Projects
Pivotal Roll Forming Machine Brought Back to Life - Carlton Sheet Metal

Better Design for Increase Productivity

FPES (Excel Hydraulics) was contracted by Sydney company Carlton Sheet Metal to improve the reliability on their pivotal Roll Forming machine.

The Roll Former machine prepares the base building block materials for their air conditioning ducting manufacturing business. Without the continual production of these base sheet blanks, Carlton’s ability to keep operating would be severely jeopardised. The machine is operated by a hydraulic system that controls the feeding of sheet steel, punching and guillotining operations.

So how does it work?

The heavy two ton rolls of galvanized steel sheeting are loaded into the Roll Former with a forklift. The steel is manually feed into the machine ready for operation. With the hydraulics and electrical control system turned on, and, using the pendant control in manual mode, the operator feeds the sheeting in. A program is inputted into the control system with variables such as the desired length of the finished sheet, the type of holes and notches to be punched in the sheet and the position of these holes in relation to the sheet’s length. Once all the data is in, the automatic cycle is activated and away the machine “chunders” producing the base sheet blanks.

So what went wrong?

Up until recently the previous hydraulic system was so unreliable Carlton could only use the machine until 10:00AM after which time the machine become inoperable. The hydraulics would overheat making the oil so thin which, in turn, caused a loss of pressure. Once the pressure was lost, there was not enough force for the punching and guillotining operations to function. A complete hydraulic system redesign was required.

The original system was complex and cumbersome utilising two variable displacement pumps and an array of leaky valves. Looking at the desired final machine specifications and Carlton’s requirements of a more reliable and, therefore, increased productivity outcome, we came up with a better solution.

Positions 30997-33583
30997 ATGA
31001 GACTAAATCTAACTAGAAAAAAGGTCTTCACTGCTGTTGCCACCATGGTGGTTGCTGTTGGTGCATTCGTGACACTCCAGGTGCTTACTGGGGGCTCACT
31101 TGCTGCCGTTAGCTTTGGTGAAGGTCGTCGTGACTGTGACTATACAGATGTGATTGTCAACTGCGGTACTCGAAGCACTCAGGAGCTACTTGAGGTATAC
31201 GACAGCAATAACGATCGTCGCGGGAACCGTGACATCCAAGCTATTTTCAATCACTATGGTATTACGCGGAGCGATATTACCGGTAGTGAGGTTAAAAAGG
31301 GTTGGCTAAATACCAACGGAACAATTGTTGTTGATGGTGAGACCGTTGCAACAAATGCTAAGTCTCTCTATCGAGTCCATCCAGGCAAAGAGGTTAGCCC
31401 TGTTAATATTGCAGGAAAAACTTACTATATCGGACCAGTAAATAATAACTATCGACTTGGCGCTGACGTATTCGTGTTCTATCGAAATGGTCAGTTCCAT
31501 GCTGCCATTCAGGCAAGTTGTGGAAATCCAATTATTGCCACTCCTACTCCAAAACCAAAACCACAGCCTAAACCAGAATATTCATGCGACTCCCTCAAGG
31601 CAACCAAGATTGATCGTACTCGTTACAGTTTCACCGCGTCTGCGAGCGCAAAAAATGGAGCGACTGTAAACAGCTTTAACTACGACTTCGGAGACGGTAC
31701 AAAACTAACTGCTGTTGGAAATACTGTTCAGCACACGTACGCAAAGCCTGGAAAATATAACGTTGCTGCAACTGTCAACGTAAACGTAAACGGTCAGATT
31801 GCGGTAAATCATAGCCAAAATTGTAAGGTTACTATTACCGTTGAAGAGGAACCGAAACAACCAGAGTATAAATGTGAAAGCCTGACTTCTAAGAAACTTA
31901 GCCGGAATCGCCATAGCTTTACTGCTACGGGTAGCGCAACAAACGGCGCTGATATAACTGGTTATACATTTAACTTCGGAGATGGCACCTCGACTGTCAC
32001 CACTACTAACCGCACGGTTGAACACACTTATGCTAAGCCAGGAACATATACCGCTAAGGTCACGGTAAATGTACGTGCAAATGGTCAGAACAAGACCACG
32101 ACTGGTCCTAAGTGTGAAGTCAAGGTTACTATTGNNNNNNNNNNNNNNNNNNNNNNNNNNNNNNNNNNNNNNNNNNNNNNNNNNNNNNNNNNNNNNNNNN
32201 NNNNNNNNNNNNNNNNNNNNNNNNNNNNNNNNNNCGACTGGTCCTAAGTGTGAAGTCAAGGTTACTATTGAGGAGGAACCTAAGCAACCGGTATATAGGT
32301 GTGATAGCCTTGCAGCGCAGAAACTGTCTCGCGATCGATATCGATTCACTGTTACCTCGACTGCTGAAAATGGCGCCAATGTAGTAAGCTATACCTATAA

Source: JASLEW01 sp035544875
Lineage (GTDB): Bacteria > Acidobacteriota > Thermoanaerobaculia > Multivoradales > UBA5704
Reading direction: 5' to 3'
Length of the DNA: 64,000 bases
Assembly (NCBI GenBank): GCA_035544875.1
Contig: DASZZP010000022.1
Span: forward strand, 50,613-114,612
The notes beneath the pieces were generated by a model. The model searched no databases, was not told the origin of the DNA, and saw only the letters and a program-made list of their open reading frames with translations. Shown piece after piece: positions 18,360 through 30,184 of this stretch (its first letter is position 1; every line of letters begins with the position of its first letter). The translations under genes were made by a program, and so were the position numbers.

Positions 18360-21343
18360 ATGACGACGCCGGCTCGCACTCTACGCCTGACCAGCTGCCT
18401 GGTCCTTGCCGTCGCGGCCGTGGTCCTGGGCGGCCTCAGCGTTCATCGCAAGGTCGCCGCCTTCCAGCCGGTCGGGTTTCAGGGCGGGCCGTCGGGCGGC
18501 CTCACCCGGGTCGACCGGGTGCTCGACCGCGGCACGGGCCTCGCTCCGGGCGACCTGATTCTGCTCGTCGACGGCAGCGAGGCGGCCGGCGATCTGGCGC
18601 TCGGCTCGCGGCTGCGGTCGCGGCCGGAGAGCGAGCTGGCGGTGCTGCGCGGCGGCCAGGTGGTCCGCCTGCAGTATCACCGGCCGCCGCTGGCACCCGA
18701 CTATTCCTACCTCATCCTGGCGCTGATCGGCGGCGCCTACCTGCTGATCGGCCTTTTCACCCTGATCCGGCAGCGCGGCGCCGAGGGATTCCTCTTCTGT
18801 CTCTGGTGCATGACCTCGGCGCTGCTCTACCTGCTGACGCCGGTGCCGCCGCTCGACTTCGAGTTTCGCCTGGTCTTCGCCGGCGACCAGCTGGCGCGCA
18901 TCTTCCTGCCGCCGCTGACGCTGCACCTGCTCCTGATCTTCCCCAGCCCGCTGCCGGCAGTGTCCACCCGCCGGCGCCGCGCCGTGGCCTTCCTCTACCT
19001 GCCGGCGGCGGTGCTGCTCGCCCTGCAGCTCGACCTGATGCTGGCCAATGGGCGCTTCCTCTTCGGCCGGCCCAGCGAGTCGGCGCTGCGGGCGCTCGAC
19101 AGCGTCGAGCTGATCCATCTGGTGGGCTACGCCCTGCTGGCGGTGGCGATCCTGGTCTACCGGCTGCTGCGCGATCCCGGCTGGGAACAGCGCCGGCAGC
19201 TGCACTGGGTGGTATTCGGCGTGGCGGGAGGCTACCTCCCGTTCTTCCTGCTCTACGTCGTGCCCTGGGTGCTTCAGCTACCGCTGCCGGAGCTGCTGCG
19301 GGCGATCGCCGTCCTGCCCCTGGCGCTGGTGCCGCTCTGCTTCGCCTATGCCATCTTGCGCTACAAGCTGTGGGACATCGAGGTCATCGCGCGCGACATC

Using new technology, one single pump and some good ingenuity the new design was completed. A single Parker Hannifin variable load sense pump delivered oil to an open loop proportional valve and a two position unloading valve. Load sense back-to-back checks sandwiched under these valves sensed any movement of the two valves to bring the pump on stroke. The proportional valve metered flow to the main sheet feed drive motor. This was controlled by Parker’s latest PWD electronic control module easily programmed from a notebook computer. The unloading valve supplied flow to a remote manifold, accumulator and pressure switch. Located on the remote manifold were the three directional control valves that operated the two punching and guillotining operations. The pressure switch energised the unloading valve once any pressure drop was sensed.

The whole new hydraulic assembly was mounted on a steel frame and attached to the floor adjacent to the Roll Former. The previous hydraulics were mounted overhead which, not only made servicing difficult, but probably added to the overheating problems.

So how is the equipment running now?

The new hydraulics have been in operation for three weeks and, apart from some small commissioning adjustments to the electronic control module, the machine has not missed a beat. Carlton can run the Roll Former all day and into their afternoon shift if they so desire without any loss of productivity.

With the use of better design techniques and new products from Parker Hannifin, an old machine can be brought back to life with an increase in productivity.

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